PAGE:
Carlos Barón

“Aye! How nice it’s to fly, aye sweet momma!” The first words from “La Bruja” come to mind as I write this note from Veracruz, Mexico, the place where the song was born.

It is just a few hours flight from San Francisco, but what a great and healthy gulf opens up for my perceptions. From this distance, issues and feelings can be seen from different angles. And there is so much going on in our world today. The world-wide struggles of women is one. A virus going viral is another.

First of all, the day I write this is March 8, International Women’s Day. A day that, more than a celebration, is a commemoration of a long struggle for gender, economic and social justice for women, something that has eluded them, the world over. Never mind that they number way over 50 percent of the population of the planet.

Here in Mexico, a big march is taking place in Mexico City. One of the central issues is the protest against gender violence, resulting in an obscene number of femicides. In 2019, close to 4,000 women were murdered in Mexico, many of them by relatives, partners or men they actually knew. Those large numbers are the official numbers…and we all know that “official” and “true” are generally quite different concepts.

All over the American continent, women are gathering in a spirited example of international unity. 

Illustration: JuanLudd

I checked social media and saw the amazing number of women that occupied many cities all over Chile. In Santiago, the capital, the organizers declared that the participants reached almost 2,000,000 people, mostly women. The videos and photographs seem to back that assertion, which would be a new mark in the long political history of that country. Regardless, the “official” count was slightly over 110,000 people. A number put forth by the “Carabineros,” that is the Police forces of Chile. The “carabineros” are a heavily armed institution, whose job seems “to serve and protect” some people above others. They respond, first, to those who are indeed above everyone else in the country. The historical owners of all hold power over them. They are not going to let go of their power very easily. And the cops faithfully obey.

The women’s march, which has been loud yet peaceful, was followed by a call for a National Strike, also led by women. I bet that, on March 9, “carabineros” were doing more than just miscounting the numbers of participants and that their repression was violent.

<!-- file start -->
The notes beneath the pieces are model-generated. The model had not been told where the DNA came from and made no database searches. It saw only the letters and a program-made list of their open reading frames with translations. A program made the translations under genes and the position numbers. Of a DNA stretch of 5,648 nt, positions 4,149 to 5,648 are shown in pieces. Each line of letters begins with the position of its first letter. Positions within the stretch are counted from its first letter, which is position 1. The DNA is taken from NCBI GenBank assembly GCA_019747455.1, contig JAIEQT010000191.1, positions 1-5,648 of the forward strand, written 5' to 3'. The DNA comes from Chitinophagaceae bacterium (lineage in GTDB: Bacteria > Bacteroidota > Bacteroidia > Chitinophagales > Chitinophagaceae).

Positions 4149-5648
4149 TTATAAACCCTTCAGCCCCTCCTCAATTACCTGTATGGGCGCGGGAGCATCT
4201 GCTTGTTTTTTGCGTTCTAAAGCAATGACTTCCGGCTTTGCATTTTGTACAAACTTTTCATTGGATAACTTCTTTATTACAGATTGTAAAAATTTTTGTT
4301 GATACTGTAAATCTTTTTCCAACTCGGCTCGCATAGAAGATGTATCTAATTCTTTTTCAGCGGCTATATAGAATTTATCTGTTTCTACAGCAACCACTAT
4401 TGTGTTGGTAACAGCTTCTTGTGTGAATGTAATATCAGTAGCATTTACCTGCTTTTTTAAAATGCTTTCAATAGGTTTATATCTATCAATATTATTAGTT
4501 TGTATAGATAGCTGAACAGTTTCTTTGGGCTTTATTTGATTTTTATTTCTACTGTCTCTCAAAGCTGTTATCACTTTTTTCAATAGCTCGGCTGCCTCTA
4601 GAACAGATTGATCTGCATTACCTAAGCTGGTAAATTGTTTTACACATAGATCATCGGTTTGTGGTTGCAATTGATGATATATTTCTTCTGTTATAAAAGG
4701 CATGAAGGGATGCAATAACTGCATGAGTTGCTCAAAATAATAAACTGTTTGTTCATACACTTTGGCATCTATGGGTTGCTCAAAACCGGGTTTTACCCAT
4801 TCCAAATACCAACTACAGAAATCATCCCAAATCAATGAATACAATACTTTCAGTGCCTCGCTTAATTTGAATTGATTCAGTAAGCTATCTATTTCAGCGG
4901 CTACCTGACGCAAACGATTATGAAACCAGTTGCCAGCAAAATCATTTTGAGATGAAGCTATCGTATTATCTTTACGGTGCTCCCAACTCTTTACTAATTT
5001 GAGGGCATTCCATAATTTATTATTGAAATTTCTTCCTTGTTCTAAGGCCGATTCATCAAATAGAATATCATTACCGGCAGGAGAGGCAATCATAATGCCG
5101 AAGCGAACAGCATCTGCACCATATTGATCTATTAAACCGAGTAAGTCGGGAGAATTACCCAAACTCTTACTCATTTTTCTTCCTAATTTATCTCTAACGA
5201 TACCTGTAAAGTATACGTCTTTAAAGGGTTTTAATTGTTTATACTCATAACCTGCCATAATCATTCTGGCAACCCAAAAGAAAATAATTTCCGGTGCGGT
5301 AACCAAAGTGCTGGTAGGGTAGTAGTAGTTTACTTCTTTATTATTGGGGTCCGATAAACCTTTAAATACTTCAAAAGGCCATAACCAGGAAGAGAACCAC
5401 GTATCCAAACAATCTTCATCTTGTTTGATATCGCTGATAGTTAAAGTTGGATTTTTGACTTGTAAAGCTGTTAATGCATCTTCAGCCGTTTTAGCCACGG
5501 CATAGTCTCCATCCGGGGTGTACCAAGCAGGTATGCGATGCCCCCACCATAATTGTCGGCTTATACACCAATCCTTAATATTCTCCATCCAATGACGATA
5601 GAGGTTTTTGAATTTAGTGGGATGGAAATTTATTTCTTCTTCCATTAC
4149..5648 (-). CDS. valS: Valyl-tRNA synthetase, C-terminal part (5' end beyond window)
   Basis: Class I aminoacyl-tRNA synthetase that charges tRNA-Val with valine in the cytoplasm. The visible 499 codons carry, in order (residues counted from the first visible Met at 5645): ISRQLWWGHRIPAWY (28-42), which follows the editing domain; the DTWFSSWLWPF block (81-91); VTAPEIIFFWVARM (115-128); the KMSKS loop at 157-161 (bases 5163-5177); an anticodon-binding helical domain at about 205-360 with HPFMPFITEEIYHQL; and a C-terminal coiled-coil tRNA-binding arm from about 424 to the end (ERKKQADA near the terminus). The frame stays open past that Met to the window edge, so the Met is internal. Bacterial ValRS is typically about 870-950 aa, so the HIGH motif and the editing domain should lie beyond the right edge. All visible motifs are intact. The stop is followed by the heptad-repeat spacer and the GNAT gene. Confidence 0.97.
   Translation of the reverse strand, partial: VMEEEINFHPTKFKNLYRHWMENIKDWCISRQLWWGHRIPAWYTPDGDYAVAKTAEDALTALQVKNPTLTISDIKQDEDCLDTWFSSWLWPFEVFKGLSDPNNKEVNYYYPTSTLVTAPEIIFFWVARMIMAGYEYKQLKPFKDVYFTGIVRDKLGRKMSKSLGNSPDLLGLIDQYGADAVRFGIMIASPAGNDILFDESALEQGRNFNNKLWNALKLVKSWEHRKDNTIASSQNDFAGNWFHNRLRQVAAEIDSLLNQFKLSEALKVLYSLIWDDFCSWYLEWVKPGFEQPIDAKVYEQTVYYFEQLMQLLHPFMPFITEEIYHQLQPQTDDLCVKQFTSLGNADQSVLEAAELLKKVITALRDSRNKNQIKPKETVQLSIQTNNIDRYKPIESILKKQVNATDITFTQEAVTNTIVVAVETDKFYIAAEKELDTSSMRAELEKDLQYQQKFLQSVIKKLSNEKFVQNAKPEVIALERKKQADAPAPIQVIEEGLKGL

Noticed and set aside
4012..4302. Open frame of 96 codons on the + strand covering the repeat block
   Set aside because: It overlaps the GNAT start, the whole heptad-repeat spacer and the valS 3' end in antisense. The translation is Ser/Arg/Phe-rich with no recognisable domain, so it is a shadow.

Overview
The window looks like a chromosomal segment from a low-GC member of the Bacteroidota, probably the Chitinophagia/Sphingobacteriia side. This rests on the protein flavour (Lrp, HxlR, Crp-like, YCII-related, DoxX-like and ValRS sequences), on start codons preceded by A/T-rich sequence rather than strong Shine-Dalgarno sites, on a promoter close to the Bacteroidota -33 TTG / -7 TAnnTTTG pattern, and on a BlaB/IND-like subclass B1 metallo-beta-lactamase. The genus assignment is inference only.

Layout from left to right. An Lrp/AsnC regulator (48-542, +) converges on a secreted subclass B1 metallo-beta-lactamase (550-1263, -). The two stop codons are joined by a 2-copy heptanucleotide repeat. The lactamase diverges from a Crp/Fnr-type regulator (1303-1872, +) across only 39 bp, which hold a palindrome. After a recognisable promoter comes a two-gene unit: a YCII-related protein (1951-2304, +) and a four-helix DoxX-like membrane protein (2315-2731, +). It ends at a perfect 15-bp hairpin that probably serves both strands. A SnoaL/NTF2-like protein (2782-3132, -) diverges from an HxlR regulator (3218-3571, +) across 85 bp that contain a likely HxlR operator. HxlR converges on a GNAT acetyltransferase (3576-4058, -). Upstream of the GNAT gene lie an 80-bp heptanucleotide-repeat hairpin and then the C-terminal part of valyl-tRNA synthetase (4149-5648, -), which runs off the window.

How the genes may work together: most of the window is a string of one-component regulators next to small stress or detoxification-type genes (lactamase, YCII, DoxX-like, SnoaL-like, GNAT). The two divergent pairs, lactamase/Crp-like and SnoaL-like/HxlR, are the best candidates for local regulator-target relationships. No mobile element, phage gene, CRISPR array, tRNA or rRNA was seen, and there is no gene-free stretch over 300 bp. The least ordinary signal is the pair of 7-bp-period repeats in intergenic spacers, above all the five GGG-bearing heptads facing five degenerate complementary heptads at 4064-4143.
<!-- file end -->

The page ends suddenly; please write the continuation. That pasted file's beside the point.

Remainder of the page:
In Veracruz, Mexico,  accompanied by Azucena (my partner) we attended a few events that focused on the struggle of women of Mexico. We were lucky to catch a “conversatorio” (a public conversation and discussion) that featured five women: a poet, a theater director, a photographer and two representatives of a beautiful cultural center.

To me, it was interesting to observe how there is a reluctancy to embrace the term “feminist.”

All the participants were clear examples of awesome artistry and most of their work exhibited a clear interest to represent females, but only one of them—the youngest one—declared herself a feminist. 

It seemed to me, (and I raised that inquiry in the aftermath of the event) that in Mexico, as it also happens in Chile—and even in San Francisco—the weight of an unfair and untrue equivalency between “machismo” and “feminism” still holds a lot of power.

But, as the younger moderator—the one who embraced the term “feminist”—expressed at the end of the “conversatorio”: “Every woman has her own path, marked by her own generation. Our self-definition belongs to us!”

Nevertheless, it is clear that the massive response against patriarchal neoliberalism, all over the world, is being led, Hallelujah, by younger women…and men.


As far as the Coronavirus is concerned, as we check social media, around the world, including the news from the San Francisco Bay Area, Mexico seems a far more relaxed space to be. 

Hand-shaking still prevails, people gather in large numbers and they dance and kiss with abandonment, health officials are actually allowed to address the masses, unlike what goes on in the Empire up north, where official petulance seem to plant fear and panic in the population. 

Personally, I have been more worried about that old curse, popularly known as “Moctezuma’s revenge,” which has indeed caused havoc with the soft intestines of so many visitors from “the Land of the Free.”

Finally, I cannot keep from mentioning another event, which also happened in Chile. In the middle of last week, two famous and beloved theater artists died. They were Alejandro Sieveking—a writer and actor—and Bélgica Castro, a beloved actress. They had been married for over 60 years and they met when Alejandro was a 22-year old student in Bélgica’s acting class, when she was 36. He had written many plays with her in mind and they had collaborated with Víctor Jara, the singer and theater artist, in a company called “Teatro del Angel.” 

They were perhaps the best known couple in the history of the Chilean theater. 

On March 5, Alejandro died first. He was 85. On March 6, as if determined by the writer of their shared love story, Bélgica followed him. She was 99 years old.

Life, death, struggle, love, always intermingling, as I end sharing my view from next door.